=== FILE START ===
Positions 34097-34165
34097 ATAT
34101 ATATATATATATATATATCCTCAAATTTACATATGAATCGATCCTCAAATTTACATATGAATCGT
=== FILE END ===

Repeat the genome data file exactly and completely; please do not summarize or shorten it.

Positions 34097-34165
34097 ATAT
34101 ATATATATATATATATATCCTCAAATTTACATATGAATCGATCCTCAAATTTACATATGAATCGT